need help understanding: converting text to binary

Eli the Bearded * at eli.users.panix.com
Mon Apr 22 20:54:24 EDT 2019


Here's some code I wrote today:

------ cut here 8< ------
HEXCHARS = (b'0', b'1', b'2', b'3', b'4', b'5', b'6', b'7', b'8', b'9',
            b'A', b'B', b'C', b'D', b'E', b'F',
            b'a', b'b', b'c', b'd', b'e', b'f')


# decode a single hex digit
def hord(c):
    c = ord(c)
    if c >= ord(b'a'):
        return c - ord(b'a') + 10
    elif c >= ord(b'A'):
        return c - ord(b'a') + 10
    else:
        return c - ord(b'0')


# decode quoted printable, specifically the MIME-encoded words
# variant which is slightly different than the body text variant
def decodeqp(v):
    out = b''
    state = ''             # used for =XY decoding
    for c in list(bytes(v,'ascii')):
        c = bytes((c,))

        if c == b'=':
            if state == '':
                state = '='
            else:
                raise ValueError
            continue

       if c == b'_':       # underscore is space only for MIME words
            if state == '':
                out += b' '
            else:
                raise ValueError
            continue

        if c in HEXCHARS:
            if state == '':
                out += c
            elif state == '=':
                state = hord(c)
            else:
                state *= 16
                state += hord(c)
                out += bytes((state,))
                state = ''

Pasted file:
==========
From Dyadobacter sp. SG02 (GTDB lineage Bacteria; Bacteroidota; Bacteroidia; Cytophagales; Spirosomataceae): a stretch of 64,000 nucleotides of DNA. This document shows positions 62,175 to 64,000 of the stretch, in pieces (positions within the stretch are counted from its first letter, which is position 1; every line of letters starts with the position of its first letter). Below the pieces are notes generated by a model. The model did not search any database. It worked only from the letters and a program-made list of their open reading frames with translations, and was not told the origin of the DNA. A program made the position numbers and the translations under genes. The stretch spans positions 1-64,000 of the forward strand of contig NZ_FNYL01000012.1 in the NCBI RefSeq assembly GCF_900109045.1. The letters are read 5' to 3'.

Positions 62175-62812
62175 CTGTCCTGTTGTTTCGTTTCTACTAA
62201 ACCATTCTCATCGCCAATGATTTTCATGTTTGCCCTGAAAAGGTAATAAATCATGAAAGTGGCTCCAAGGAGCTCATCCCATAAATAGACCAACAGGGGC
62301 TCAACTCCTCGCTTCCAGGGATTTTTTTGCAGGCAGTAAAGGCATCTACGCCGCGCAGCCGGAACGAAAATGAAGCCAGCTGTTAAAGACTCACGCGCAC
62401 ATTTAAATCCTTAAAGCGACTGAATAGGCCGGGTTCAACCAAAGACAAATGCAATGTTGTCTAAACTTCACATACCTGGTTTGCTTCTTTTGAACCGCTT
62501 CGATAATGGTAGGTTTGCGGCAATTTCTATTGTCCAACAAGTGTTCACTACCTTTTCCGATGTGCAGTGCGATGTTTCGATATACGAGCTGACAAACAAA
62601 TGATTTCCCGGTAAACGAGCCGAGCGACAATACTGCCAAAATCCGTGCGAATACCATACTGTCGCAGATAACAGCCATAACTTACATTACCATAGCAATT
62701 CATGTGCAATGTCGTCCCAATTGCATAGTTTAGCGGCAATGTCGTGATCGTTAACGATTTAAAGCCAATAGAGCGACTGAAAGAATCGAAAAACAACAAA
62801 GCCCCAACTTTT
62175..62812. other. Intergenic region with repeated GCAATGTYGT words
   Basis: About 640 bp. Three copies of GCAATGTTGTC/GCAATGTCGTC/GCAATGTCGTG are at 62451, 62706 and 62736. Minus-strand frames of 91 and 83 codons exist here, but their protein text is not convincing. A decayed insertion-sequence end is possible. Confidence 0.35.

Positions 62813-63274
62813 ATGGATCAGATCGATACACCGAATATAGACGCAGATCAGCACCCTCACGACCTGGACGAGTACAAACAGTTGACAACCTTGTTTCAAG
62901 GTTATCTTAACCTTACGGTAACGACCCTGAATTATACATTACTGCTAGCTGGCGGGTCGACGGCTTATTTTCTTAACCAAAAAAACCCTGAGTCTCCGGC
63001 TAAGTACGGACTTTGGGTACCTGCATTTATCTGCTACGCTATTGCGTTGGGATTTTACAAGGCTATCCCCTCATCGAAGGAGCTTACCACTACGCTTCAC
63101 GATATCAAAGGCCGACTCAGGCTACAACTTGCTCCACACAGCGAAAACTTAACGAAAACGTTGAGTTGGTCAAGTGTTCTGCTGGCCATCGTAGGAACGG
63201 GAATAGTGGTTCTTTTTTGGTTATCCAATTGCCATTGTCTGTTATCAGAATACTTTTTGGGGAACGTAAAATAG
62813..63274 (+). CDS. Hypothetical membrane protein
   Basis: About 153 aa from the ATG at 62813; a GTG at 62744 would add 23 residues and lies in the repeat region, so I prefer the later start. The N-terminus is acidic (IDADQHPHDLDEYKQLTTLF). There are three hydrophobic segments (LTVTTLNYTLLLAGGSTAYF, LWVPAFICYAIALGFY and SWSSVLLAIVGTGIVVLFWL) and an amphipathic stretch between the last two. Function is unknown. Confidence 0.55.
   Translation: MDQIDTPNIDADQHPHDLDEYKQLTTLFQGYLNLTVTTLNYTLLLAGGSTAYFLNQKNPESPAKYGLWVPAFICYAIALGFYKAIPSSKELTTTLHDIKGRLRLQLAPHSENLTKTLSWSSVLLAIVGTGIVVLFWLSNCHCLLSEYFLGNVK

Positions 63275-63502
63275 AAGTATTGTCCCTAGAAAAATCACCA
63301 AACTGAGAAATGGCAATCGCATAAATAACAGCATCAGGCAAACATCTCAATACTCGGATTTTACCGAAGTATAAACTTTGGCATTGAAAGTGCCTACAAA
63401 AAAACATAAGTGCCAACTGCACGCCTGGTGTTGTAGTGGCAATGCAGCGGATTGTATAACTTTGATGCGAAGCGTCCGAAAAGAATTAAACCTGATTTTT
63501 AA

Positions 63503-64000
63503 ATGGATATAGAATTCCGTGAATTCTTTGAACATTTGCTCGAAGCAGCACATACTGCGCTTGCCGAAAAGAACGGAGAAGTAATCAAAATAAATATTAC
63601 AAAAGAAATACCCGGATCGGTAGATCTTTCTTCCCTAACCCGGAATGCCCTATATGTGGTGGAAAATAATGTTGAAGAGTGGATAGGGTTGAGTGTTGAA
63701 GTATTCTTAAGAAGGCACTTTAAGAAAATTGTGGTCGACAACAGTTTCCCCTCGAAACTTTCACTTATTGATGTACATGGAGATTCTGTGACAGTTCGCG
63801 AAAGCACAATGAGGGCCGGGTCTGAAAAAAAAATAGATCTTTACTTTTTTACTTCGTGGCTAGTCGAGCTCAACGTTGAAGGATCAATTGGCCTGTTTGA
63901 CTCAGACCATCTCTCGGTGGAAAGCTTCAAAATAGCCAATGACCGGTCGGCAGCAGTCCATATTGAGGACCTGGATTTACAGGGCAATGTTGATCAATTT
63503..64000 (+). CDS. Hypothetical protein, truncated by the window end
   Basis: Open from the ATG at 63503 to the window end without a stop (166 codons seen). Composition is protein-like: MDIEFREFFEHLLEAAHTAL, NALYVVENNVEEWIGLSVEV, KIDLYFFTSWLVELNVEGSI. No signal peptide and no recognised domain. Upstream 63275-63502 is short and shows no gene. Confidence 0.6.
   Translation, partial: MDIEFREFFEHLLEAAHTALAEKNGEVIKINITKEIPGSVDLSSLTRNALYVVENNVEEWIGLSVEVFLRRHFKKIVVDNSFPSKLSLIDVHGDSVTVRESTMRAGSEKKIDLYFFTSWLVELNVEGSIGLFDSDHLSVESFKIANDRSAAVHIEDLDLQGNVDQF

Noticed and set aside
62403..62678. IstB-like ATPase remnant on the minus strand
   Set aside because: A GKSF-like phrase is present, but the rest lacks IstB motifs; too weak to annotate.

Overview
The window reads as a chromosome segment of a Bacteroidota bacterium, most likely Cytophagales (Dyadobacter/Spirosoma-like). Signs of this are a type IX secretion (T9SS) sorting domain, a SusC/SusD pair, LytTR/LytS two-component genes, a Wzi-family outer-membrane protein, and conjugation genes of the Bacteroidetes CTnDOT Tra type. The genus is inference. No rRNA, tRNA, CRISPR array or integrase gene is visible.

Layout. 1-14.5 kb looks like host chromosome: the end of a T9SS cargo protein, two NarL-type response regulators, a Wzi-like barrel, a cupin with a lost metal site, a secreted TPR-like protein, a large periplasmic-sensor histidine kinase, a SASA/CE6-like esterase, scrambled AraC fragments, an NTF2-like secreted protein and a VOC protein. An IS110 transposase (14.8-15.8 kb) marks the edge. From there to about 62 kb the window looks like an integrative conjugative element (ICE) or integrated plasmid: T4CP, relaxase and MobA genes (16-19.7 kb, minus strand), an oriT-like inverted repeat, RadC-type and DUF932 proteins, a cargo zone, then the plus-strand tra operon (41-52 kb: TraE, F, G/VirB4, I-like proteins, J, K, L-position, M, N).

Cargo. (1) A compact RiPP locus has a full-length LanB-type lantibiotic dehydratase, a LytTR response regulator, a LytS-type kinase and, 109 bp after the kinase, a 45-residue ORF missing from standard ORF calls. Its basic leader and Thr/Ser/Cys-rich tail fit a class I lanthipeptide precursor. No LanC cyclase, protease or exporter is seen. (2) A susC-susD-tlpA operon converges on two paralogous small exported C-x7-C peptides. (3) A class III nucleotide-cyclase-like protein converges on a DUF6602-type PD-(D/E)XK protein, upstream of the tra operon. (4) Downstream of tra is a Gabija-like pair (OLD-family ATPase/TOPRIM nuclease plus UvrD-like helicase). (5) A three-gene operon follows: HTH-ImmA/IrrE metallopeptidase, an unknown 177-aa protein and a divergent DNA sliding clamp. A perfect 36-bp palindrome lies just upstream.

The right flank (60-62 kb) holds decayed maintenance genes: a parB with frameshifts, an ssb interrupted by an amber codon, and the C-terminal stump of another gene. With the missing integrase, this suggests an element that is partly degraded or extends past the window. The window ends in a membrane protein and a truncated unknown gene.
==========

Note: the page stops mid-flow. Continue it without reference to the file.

continue

        if state == '':
            out += c
        else:
            raise ValueError
        continue

    if state != '':
        raise ValueError

    return out
------ >8 cut here ------

It works, in the sense that

     print(decodeqp("=21_yes"))

will output

     b'! yes'

But the bytes() thing is really confusing me. Most of this is translated
from C code I wrote some time ago. I'm new to python and did spend some
time reading:

https://docs.python.org/3/library/stdtypes.html#bytes-objects

Why does "bytes((integertype,))" work? I'll freely admit to stealing
that trick from /usr/lib/python3.5/quopri.py on my system. (Why am I not
using quopri? Well, (a) I want to learn, (b) it decodes to a file
not a variable, (c) I want different error handling.)

Is there a more python-esque way to convert what should be plain ascii
into a binary "bytes" object? In the use case I'm working towards the
charset will not be ascii or UTF-8 all of the time, and the charset
isn't the responsibility of the python code. Think "decode this if
charset matches user-specified value, then output in that same charset;
otherwise do nothing."

Elijah
------
has yet to warm up to this language


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